Minor Air Pollution Risk to Children Revealed
Scientists at the Karolinska Institute in Sweden found that young children living in areas with air pollution suffer from impaired lung function. The results of the study, revealing the dangers of even low concentrations of polluting aerosols, are published in the journal Acta Pediatrica.
The team analyzed data on lung function from 177 infants, approximately six months old, living in Stockholm. The concentrations of respirable particles PM2.5 (less than 2.5 micrometers), PM10 (less than 10 micrometers) and nitrogen dioxide NO2 were calculated from birth to the time of examination. However, road traffic was found to be the main source of air pollution affecting children and differed among residences.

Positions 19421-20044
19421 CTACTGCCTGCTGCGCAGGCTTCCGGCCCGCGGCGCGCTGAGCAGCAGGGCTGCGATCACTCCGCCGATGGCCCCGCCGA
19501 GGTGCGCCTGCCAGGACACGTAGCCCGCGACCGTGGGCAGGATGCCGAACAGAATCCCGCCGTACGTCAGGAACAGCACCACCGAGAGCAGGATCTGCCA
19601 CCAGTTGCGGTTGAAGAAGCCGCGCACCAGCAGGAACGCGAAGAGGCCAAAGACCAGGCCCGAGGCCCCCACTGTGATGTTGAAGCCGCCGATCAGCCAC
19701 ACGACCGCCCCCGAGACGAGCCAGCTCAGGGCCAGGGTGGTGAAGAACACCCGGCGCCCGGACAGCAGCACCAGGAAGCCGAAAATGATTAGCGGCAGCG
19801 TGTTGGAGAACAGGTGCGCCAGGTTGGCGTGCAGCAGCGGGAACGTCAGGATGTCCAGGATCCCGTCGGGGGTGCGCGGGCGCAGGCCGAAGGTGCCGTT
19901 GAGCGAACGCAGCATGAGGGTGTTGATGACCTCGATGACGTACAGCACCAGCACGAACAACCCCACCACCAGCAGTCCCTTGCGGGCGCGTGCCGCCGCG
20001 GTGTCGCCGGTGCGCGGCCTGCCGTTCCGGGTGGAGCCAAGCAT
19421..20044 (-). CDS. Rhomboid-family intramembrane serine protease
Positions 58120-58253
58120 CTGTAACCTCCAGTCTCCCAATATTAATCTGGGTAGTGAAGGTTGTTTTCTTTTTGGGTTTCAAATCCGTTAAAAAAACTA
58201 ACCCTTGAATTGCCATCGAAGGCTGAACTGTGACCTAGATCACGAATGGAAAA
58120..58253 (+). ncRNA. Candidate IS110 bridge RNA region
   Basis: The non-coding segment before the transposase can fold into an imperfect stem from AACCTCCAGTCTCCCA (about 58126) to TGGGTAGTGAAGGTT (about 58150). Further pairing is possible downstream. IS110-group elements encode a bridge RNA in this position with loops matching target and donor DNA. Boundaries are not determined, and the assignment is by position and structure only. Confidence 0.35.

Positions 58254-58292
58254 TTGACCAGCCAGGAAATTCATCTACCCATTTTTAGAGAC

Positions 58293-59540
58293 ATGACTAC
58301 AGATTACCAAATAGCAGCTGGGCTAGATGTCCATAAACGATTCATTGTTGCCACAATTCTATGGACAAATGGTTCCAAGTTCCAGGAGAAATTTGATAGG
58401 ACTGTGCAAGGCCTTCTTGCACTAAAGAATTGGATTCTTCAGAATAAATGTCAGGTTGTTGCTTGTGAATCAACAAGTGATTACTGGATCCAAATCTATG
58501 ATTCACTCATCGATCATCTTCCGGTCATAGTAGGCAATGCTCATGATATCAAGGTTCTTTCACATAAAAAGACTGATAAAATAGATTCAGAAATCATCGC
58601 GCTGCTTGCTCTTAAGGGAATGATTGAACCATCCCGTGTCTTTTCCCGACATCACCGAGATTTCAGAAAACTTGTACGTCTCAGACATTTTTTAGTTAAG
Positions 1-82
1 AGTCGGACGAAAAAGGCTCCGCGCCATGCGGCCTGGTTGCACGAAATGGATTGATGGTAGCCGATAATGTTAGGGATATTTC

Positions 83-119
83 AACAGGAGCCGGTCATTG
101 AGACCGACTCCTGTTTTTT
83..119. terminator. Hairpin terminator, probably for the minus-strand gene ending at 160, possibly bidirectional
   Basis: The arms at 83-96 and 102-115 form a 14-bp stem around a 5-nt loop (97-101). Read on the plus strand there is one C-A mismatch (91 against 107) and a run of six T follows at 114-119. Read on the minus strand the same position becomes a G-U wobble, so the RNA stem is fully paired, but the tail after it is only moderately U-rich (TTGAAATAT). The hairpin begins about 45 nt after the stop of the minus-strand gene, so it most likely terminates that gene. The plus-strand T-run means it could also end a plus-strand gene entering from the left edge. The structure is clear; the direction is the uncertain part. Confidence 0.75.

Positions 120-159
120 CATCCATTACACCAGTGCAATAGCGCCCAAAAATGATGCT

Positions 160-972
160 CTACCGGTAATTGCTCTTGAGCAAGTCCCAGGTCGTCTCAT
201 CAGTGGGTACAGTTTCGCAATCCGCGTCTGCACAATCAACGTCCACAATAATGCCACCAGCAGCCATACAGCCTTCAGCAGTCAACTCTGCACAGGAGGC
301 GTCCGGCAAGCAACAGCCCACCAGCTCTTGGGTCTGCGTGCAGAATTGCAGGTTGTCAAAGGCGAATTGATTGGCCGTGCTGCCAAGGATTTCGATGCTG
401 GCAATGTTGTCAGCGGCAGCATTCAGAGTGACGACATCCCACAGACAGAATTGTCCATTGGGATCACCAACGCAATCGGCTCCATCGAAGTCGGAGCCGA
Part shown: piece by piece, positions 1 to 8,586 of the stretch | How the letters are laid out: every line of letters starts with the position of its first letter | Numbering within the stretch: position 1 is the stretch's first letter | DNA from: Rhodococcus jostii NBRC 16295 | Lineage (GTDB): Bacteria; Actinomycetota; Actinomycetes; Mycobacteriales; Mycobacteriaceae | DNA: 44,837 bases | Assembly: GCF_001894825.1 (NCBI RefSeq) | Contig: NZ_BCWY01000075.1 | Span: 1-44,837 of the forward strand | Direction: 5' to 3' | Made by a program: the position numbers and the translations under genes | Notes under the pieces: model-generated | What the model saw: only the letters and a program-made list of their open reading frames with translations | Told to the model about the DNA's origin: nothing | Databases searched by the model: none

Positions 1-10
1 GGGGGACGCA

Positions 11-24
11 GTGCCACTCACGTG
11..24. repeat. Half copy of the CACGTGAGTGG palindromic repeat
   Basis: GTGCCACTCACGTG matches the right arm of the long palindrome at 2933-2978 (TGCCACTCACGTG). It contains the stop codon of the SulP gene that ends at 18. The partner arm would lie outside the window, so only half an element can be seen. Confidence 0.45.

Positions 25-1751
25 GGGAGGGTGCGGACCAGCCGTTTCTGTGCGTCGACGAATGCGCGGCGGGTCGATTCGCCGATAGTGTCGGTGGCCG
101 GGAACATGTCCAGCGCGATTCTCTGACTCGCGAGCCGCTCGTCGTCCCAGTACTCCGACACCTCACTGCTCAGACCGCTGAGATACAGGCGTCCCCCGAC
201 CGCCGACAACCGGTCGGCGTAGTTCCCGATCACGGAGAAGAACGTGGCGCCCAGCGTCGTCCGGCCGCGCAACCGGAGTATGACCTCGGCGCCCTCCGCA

Children who were more exposed to air pollution showed decreases in lung function at six months of age relative to all three pollutants (PM2.5, PM10 and NO2). This affected indicators such as airway diameter and lung volume.
Pulmonary insufficiency was expressed as a decrease in forced expiratory volume (exhalation with the maximum possible effort) in the first half second by about nine milliliters and a decrease in forced lung capacity (volume of air during a full forced exhalation) by 10 milliliters with an increase in pollution levels of 5.3 micrograms PM10 per cubic meter.
Air pollution levels in Stockholm are relatively low by international standards, scientists say, and it is alarming that even these levels have a negative impact on infant lung function. This demonstrates that further action is needed to reduce pollution in urban areas.